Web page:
TV3 The Insider on the ‘half rule’
this piece was about the ‘half rule’, a little known piece of legislation from 1995 which allows people to hand back their car once you reach a certain point in the finance agreement, it’s a great tip for people who are struggling financially.
A strange contradiction, making a problem then complaining about it…
At the Central Bank conference on distressed property markets yesterday there was an excellent line up of speakers, the event was launched by the Governor who said that ‘Household financial distress is at unprecedented levels in Ireland as can be seen, for example, from the extraordinary rates of arrears on the servicing even of mortgages secured on owner-occupied homes‘.
That line is the one that made headlines, it was designed (intentionally or not) to make a point which various regulators keep making – that banks are not dealing with this problem.
So all we get from this is that mortgage arrears have miraculously gone to ‘extraordinary levels’ somehow and somebody needs to fix that… The justified rage being that we pre-capitalized the banks (recapitalizing would have necessitated the capital being used first not held to the bitter end) to the tune of €64bn.
Matthew Elderfield said it in March of last year, ‘time to face up to reality’. This was echoed in a talk given to the …
Estate agents who may be unqualified?
Edel Morgan has an interesting article in the Irish Times today about estate agents having problems getting their licenses set up – the financial services industry went through the same set of issues nearly ten years ago. New forms, paperwork and bureaucracy always suffer teething problems but on the point below there is an obvious answer:
However one south Dublin estate agent, who declined to be named, said he is worried that he may not meet the requirements for licensing despite nearly 20 year’s experience. He was trading under his own name for less than three years prior to his application and the legislation says that sole traders or independent contractors need to show “evidence that the applicant was the holder of a licence or permit issued under the Auctioneers and House Agents Acts 1947 to 1973 for three of the five years immediately preceding the making of the application.”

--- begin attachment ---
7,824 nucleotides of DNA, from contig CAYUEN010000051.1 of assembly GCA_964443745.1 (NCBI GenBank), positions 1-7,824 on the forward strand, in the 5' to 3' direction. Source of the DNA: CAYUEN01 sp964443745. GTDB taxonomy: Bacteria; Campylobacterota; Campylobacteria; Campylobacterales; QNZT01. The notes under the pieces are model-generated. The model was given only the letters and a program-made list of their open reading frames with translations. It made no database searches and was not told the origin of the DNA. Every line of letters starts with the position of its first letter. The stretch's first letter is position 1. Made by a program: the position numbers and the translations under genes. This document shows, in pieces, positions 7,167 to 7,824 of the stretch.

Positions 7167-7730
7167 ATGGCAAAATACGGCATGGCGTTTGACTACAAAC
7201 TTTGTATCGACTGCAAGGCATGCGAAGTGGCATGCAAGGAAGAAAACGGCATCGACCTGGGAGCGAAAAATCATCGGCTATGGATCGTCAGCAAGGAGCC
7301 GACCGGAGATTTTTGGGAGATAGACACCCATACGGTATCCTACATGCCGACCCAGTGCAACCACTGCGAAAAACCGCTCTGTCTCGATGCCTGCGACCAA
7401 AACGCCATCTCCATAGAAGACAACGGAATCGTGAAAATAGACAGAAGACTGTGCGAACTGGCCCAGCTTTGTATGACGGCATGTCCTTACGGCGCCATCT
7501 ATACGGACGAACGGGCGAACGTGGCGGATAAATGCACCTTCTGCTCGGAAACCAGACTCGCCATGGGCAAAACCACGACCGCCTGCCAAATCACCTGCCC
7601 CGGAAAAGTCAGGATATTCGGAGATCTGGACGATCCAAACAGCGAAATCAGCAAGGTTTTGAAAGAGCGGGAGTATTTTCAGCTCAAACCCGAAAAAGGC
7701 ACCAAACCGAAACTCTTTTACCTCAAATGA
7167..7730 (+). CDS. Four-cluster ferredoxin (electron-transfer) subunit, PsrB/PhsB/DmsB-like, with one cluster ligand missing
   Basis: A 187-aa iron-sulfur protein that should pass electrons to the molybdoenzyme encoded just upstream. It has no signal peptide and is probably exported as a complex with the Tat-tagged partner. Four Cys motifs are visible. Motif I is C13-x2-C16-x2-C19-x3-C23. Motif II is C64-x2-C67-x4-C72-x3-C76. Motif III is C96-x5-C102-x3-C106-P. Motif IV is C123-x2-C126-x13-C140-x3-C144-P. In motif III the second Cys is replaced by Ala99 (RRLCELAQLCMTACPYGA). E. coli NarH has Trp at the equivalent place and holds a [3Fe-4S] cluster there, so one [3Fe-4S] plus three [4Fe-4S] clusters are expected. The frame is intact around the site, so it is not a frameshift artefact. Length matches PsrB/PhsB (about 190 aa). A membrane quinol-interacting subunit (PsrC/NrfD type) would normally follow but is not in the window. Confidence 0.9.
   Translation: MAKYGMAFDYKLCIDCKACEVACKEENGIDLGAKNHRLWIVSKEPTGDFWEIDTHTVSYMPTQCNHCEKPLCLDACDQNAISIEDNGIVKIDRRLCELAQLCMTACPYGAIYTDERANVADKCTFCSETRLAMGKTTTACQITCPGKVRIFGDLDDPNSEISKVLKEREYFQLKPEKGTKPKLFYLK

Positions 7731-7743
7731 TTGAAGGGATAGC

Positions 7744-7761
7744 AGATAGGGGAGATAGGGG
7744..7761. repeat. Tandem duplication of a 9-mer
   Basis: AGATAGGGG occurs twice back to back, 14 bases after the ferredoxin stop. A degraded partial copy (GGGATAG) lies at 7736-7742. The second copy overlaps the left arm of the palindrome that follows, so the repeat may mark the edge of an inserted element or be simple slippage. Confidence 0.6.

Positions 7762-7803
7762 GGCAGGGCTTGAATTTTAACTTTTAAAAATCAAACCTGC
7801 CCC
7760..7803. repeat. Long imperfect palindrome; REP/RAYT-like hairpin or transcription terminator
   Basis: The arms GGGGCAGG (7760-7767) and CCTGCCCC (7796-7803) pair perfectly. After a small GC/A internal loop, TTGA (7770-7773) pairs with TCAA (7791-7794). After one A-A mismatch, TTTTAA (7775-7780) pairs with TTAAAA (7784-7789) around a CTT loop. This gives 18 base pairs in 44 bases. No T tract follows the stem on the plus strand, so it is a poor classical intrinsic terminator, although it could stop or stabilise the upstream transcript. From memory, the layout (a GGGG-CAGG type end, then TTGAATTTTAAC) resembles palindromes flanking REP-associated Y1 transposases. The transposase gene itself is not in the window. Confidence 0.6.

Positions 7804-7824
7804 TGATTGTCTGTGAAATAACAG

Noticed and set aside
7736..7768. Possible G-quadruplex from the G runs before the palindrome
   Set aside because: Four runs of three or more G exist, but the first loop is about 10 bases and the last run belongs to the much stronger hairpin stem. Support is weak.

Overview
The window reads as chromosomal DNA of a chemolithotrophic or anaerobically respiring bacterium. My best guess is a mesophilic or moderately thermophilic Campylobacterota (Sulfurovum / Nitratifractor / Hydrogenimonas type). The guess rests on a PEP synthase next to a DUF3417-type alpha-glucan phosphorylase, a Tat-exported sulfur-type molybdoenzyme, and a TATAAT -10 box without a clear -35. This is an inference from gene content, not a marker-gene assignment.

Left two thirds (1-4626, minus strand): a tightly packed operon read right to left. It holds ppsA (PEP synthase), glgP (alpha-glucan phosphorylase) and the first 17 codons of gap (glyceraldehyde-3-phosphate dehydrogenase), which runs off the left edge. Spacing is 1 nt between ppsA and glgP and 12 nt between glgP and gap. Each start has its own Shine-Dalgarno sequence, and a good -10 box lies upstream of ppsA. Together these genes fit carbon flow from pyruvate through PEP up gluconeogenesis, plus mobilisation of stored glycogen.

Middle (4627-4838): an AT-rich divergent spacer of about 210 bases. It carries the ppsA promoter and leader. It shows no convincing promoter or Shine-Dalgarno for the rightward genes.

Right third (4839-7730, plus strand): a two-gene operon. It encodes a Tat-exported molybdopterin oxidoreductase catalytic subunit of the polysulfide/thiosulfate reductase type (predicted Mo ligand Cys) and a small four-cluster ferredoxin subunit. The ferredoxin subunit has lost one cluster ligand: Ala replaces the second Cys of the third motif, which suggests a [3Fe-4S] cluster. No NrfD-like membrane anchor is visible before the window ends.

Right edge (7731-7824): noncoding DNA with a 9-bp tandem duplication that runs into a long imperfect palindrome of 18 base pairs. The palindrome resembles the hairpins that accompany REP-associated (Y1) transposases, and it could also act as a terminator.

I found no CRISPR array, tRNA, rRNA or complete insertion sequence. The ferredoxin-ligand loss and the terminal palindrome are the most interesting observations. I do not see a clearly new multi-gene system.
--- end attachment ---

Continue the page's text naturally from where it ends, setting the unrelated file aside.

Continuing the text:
In financial services there was a similar problem of people having a long established work record but lacking the specific qualifications that were developed for the …
Are banks breaking rules by charging account fees?
“AIB will charge me for not having enough money in my account, apparently I can’t even afford to be broke.”
Regulation is a tricky area, it is a branch of law more than of finance and like law it is open to interpretation, precedent and individual cases.
So when I see Anne Fitzgerald of the NCA say that AIB is ‘breaking the rule that required it to act in the best interests of its customers’. I am concerned because it doesn’t present the context of the rule, rather it just makes a statement.
The actual rule being mentioned is Section 2.1 & 2.2 of the 2012 Consumer Protection Code. Chapter 2 in general covers consumer credit, payment services, and electronic money. The actual text of this section (2.1/2.2) is as follows:
“A regulated entity must ensure that in all its dealings with customers and within the context of its authorisation it that it (2.1)acts honestly, fairly and professionally in the best …